This editorial presents advances on Human-centred Ambient Intelligence applications which take into account cognitive issues when modelling users (i.e. stress, attention disorders), and learn users’ activities/preferences and adapt to them (i.e. at home, driving a car). These papers also show AmI applications in health and education, which make them even more valuable for the general society.
1.Introduction to HCogRL thematic issue
Most research on Ambient Intelligent systems (AmI) have the focus on humans in order to acquire natural interaction with them [1–3,12] (and Griol et al. in this volume), recognize their activities at home  (and Torres-Sospedra et al. in this volume), and in general, to make environments more adaptive, intuitive and trusted [7,9].
Moreover, AmI systems can adapt to users more easily if they understand some of their cognitive issues (i.e. emotional state, health problems, etc.). With this information, they can also help to increase users’ quality of life. For example, there is research dedicated to analyze users’ vital constants (i.e. heart rate) to detect stress in citizens [10,11] or in drivers (V. Corcoba-Magaña et al. in this volume). Those stress detectors/predictors can help users to prevent it, so that they may avoid diseases deviated from it, they are alerted of risky driving behaviour, etc. Other mobile smart applications are dedicated to increase human sportive activities (i.e. V. Janko et al. in this volume), which also lead users to have a healthier life.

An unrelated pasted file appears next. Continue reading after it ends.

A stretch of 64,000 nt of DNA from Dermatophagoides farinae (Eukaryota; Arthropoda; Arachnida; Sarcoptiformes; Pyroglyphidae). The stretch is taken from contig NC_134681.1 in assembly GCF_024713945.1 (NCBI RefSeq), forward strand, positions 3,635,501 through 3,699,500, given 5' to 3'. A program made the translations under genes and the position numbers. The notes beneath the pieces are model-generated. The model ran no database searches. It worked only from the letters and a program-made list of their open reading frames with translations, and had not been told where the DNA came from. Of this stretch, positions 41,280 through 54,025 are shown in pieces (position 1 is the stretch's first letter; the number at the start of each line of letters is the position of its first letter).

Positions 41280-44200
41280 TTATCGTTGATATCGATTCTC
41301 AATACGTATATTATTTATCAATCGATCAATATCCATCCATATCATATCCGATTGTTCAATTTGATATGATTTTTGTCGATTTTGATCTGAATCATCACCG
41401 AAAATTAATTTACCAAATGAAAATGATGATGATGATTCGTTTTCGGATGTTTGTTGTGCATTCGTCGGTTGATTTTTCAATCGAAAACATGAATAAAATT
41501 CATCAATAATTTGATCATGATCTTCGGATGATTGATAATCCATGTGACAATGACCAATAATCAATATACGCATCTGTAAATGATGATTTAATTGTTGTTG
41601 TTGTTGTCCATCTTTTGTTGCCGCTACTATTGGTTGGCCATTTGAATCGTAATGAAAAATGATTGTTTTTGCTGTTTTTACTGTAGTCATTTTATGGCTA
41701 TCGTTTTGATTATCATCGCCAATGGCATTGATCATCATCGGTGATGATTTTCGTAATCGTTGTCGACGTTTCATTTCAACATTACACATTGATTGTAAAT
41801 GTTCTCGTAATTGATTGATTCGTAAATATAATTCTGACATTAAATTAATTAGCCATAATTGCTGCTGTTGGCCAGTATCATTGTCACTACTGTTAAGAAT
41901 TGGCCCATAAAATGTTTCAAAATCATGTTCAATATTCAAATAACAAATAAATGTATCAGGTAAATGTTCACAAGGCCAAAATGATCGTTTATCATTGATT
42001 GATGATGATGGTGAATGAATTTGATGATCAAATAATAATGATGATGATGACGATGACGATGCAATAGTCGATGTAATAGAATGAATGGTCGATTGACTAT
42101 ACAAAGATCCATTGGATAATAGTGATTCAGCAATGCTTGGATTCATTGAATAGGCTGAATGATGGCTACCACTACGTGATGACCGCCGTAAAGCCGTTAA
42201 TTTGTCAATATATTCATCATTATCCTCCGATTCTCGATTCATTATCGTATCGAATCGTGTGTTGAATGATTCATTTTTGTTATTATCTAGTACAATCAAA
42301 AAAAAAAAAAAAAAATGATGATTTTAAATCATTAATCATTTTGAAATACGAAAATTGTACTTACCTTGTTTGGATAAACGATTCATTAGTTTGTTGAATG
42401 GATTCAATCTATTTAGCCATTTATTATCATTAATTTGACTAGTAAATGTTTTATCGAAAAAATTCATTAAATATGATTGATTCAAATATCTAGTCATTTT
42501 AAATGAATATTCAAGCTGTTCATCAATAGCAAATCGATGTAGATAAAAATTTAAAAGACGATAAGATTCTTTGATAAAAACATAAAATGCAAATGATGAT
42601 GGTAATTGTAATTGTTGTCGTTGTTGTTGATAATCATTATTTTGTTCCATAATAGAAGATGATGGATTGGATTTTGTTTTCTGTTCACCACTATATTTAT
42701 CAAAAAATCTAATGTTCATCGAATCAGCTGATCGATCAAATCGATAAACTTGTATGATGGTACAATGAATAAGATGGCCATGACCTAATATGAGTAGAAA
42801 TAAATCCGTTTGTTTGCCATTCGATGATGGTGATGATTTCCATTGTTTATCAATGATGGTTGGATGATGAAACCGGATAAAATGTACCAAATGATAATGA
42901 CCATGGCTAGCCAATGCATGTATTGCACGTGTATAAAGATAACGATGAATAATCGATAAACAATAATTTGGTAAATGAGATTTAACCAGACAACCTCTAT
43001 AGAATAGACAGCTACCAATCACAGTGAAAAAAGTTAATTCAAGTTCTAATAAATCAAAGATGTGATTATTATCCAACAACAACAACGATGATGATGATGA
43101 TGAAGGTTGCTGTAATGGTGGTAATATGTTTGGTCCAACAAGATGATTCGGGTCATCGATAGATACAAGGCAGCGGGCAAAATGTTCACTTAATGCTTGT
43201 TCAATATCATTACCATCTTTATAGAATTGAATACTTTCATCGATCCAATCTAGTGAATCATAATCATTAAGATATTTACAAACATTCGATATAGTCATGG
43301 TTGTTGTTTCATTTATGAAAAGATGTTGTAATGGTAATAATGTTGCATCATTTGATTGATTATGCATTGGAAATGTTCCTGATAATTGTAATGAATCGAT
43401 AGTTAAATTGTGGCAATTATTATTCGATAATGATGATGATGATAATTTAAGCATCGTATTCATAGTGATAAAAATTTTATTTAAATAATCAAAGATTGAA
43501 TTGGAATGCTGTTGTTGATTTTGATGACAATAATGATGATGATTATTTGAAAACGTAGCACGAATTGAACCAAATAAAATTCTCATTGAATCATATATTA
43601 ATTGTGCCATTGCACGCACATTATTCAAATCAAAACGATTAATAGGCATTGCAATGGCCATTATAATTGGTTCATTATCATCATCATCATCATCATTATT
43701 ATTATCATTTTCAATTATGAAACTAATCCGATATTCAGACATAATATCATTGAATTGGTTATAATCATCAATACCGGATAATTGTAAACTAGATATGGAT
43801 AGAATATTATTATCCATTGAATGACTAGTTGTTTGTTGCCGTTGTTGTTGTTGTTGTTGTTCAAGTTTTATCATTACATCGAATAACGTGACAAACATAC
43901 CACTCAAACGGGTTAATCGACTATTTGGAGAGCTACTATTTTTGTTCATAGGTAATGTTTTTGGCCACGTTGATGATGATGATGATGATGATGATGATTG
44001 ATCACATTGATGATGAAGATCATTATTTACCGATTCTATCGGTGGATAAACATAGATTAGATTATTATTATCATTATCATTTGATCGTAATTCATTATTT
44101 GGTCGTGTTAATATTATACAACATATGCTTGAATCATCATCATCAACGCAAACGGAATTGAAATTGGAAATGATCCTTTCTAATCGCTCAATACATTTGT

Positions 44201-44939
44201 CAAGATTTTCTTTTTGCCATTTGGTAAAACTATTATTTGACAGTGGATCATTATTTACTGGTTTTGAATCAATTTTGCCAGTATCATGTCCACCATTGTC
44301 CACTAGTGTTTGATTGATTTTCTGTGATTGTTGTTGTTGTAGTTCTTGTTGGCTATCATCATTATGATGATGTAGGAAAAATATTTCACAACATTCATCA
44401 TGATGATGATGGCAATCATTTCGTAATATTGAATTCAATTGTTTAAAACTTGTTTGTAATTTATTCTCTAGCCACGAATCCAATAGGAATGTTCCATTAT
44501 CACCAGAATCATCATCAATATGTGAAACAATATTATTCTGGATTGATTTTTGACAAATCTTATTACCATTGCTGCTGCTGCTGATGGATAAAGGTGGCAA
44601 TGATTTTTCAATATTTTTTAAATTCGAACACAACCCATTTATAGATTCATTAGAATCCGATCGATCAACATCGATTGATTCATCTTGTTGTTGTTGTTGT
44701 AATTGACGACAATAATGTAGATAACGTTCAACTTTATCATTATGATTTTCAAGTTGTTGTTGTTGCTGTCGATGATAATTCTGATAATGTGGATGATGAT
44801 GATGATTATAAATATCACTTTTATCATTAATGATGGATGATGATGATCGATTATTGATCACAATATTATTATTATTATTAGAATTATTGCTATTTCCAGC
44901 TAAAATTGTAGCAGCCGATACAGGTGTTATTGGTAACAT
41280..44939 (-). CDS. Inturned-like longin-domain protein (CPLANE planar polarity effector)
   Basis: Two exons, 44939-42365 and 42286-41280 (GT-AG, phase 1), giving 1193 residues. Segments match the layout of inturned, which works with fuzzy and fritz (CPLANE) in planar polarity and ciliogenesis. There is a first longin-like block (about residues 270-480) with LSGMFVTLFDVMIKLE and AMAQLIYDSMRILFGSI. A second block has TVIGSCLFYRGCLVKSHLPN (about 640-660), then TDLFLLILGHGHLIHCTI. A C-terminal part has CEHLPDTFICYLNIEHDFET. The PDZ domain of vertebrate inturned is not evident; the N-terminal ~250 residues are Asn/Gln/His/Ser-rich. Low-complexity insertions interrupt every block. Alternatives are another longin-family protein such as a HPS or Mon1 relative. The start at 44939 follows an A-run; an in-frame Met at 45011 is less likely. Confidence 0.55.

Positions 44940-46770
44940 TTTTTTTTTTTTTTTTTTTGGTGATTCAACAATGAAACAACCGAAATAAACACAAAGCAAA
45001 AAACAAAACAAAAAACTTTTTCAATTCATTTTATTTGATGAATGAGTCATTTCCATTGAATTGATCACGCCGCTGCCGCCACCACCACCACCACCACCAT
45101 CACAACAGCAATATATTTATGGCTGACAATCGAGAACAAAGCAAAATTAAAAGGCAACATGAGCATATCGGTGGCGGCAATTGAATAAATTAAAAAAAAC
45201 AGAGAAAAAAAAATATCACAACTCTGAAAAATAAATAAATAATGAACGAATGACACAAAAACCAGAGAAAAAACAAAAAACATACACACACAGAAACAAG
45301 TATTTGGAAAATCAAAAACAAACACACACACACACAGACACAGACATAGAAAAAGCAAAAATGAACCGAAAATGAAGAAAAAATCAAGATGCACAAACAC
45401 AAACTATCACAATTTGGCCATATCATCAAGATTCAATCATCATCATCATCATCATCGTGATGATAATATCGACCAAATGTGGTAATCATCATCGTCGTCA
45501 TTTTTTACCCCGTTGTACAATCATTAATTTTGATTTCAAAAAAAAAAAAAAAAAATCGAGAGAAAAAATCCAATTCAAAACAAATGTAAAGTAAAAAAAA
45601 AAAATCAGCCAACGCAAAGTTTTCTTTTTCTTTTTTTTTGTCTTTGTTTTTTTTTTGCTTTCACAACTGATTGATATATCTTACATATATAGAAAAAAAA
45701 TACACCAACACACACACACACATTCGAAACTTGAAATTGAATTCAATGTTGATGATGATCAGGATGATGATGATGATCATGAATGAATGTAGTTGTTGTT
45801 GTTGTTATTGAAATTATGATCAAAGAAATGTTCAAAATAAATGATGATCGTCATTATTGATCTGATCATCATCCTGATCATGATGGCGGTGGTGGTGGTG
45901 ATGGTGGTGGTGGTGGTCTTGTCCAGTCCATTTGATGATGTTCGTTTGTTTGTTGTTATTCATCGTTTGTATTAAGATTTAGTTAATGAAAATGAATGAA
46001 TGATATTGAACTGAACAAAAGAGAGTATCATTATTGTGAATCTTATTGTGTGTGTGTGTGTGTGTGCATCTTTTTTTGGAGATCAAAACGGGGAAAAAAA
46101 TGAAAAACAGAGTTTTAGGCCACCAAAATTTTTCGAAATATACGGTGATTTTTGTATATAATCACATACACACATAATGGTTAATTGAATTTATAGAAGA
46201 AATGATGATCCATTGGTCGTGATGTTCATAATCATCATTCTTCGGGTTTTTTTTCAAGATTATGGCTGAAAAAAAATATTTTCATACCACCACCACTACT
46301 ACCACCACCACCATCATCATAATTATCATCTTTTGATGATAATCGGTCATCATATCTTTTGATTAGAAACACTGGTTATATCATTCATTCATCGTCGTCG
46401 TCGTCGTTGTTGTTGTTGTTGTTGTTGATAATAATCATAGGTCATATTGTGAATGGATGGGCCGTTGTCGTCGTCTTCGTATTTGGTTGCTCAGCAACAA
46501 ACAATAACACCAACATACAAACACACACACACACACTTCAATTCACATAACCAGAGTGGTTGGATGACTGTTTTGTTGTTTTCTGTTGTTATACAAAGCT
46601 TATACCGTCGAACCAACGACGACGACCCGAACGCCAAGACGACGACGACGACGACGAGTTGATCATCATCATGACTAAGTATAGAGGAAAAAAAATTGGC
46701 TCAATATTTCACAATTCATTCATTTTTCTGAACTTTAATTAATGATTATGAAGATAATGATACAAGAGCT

Intelligent applications in smart mobile devices or tablets with intuitive interfaces offer alternatives to traditional learning since it is attractive for students to learn by playing. Thus, some AmI systems were developed not only to be smarter but also to increase human intelligence. Some examples are: educative games for increasing spatial reasoning skills ; applications for training people with Down’s Syndrome to handle money when shopping (i.e. S. Rus et al. in this volume); and computer-based educational systems where student models are applied to infer the presence of a specific awkwardness in their educational process, such as, attention deficit hyperactivity disorder (i.e. L. Mancera et al. in this volume).